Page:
Video Rules (Part 2): An Inside Look at Fast Company, Mashable and Vox Media

How magazines and digital outlets are approaching video…

Fast Company 29th Floor SxSWThe video landscape has evolved dramatically in the past few years as new players challenge YouTube’s dominant position.

New platforms like Meerkat and Periscope are popular among presidential candidates, major media outlets, and onlookers livestreaming highlights from events like the Met Museum costume gala.

At the recent PCNY event devoted to video’s rise, six legacy and digital-only brands outlined how they’re increasing their video presence. The panel was moderated by Peter Himler, PCNY president and principal of Flatiron Communications LLCPart 1 of PRNewser’s coverage yesterday focused on three legacy newspaper brands, and Part 2 looks at three newer magazine and digital-only outlets:

  • Fast Company/FC: Shalini Sharma, head of video development
  • Mashable: Mike Schmidt, editorial director of video
  • Vox Media: Marcos Bueno, head of production and media operations

These three don’t just produce video–they have also established partnerships with various sites to feature their content and increase its visibility. For Fast Company (owned by Mansueto Ventures), deals include arrangements with Dailymotion, a French video platform, among many others.

Each brand spans several different verticals, from business to culture to sports. They’re expanding their video staffs, and all promote video branded or sponsored content.

Fast Company Power Couples Warby ParkerFast Company videos: covering entertainment, the environment and design

“Fast Company magazine, nearly 20 years old, is now taking our legacy brand and creating a life of its own online,” said Shalini Sharma.

Fast Company has three verticals or co-sites: one for entertainment and Hollywood, one for businesses with environmental interests, and one covering the broader field of design.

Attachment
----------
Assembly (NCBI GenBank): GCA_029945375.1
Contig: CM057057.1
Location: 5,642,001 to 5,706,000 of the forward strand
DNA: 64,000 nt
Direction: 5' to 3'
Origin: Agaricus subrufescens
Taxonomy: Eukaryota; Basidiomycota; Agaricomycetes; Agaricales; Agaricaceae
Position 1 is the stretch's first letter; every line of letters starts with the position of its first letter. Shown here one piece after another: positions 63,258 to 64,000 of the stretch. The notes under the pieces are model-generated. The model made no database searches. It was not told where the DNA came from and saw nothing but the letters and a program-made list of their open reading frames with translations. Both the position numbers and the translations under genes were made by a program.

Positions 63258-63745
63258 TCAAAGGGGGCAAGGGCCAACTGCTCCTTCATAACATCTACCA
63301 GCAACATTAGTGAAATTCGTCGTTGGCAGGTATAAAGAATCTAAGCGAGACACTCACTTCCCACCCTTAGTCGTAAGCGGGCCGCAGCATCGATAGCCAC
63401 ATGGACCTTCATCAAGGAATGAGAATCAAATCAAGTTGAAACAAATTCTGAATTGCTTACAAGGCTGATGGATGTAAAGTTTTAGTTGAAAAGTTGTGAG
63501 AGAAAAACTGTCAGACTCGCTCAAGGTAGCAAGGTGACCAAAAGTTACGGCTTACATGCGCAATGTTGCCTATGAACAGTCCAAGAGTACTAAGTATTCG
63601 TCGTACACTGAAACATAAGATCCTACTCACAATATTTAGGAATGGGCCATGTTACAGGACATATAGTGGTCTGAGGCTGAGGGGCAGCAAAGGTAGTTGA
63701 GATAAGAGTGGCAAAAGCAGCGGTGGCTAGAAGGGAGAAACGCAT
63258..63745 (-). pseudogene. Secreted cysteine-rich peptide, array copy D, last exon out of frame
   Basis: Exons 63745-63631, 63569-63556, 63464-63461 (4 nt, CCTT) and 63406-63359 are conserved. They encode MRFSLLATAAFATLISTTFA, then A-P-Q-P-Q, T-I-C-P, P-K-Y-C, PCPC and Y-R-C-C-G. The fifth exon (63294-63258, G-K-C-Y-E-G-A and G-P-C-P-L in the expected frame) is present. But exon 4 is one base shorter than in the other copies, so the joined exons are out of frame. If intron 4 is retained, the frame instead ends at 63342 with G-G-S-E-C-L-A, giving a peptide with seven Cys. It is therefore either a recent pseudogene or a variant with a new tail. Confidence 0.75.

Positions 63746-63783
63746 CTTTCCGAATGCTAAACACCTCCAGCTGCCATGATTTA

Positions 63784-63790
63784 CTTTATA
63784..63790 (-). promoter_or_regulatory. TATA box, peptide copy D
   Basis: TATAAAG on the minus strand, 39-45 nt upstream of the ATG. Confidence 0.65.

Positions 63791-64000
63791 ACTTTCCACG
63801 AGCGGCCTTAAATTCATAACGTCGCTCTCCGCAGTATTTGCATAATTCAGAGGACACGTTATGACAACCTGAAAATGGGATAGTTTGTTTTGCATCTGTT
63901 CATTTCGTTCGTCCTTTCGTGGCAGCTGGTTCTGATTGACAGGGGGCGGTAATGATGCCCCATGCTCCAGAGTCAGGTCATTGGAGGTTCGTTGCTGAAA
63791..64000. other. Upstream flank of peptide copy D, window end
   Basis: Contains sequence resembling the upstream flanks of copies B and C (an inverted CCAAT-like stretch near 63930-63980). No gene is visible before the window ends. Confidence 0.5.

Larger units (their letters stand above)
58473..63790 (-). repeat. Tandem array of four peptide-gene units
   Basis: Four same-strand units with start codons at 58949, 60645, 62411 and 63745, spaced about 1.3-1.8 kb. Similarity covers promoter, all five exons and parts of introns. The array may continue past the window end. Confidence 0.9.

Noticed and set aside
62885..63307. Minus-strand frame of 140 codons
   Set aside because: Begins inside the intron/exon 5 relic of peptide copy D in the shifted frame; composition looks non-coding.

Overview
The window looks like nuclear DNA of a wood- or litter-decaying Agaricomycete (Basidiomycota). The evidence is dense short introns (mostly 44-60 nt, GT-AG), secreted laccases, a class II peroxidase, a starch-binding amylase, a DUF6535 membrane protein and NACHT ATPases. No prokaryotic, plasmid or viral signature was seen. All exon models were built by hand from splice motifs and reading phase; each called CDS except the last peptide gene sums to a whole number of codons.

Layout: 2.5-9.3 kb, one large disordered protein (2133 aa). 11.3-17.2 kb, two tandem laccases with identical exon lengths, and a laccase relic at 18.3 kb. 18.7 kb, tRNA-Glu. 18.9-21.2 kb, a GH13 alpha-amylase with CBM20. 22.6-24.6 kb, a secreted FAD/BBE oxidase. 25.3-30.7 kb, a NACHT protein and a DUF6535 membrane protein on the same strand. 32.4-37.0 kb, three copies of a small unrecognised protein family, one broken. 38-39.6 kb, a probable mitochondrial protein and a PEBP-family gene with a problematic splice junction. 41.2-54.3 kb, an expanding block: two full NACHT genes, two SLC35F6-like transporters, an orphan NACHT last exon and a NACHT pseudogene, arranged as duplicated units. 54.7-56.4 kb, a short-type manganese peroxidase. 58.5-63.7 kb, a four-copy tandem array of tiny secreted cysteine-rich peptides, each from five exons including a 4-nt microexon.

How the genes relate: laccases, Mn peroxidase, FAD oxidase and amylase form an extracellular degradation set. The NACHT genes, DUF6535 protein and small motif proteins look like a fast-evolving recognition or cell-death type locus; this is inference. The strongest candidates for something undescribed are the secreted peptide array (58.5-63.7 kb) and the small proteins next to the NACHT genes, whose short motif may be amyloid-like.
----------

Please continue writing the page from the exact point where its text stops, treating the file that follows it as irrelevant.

The video department is part of Fast Co. Studios production company, and staffers either conceive of ideas and experiments on their own or build on the work of Fast Company reporters. They create limited-run video series with four to eight episodes that air once or twice per week…and then they see what sticks.

Sharma provided several examples, like the show “29th floor,” which is named after FC’s HQ at 7 WTC, addresses topical subjects, and appeared on this very blog in the past. The FC team also produces videos about innovators, and they’ve taped sessions at SXSW (image above). In addition, they launched “Fast Comedy” about workplace themes and tips. The “Power Couples” series isn’t just about married power couples (such as the principals at Warby Parker, pictured), but also features siblings who work together.

Fast Company also hosts events like Creativity LA, featuring top Hollywood creators, and tapes tours of select studios and host talks. In October 2015, FC will host the brand’s 20th anniversary in New York City (it’s an event for PRs to keep in mind).

Fast Company videos are often shot on location with talent, so the brand frequently works with publicists. Sharma determines whether pitches fit into FC’s existing video plans, and she said the typical advance planning time is about one to two months.

Mashable videos: building content and livestreaming across verticals

Editorial Director Schmidt said:

“Our plans are to scale up our video team for production and to build our inventory. We want to increase our content across all our verticals, such as travel and fashion.”

Mashable has a large digital media footprint, but a small video production team. So they need to grow their video capabilities to tell stories to their digitally connected generation of viewers, Schmidt added.

They post videos on YouTube, Bright Cove and other video platforms. Since Mashable is an early adaptor of new digital formats, they use Periscope and Meerkat. They create three to four hours of livestream per day on these platforms.

“We’re ‘all in’ using new digital tools. Sometimes it works and sometimes it doesn’t”, Schmidt added.

Vox Media videos: bringing cinematic storytelling online

From Bueno, head of production and operations:

“We value journalistic integrity, plus we are a business. We’re trying to push the boundaries and still maintain a clear voice in what we do.”

Vox Media, a digital-only brand, has been in business for 3.5 years. The company owns several properties: Vox.com, The Verge, SB Nation, Polygon, Curbed, Eater and Racked. Its videos often involve collaborations between Vox brands.

Vox Studios produces these videos, and they’ve been livestreaming since the project’s inception. Topics range from new tech products to trends in gaming.

Vox Creative does sponsored or branded content, but only with certain stories. Those produced in the video format feature either short-form or long-form material.

Overall PR takeaways

While the video space is rapidly changing, similarities apply between print, online and video from a PR pitching perspective. On the paid side, sponsored content represents an opportunity for brands. On the earned side, pitches with well-targeted story angles and relevant topical experts are more likely to succeed.

Another suggestion: align a pitch with anniversaries and/or major cultural events.

(Images courtesy of Fast Company/FastCo Studios)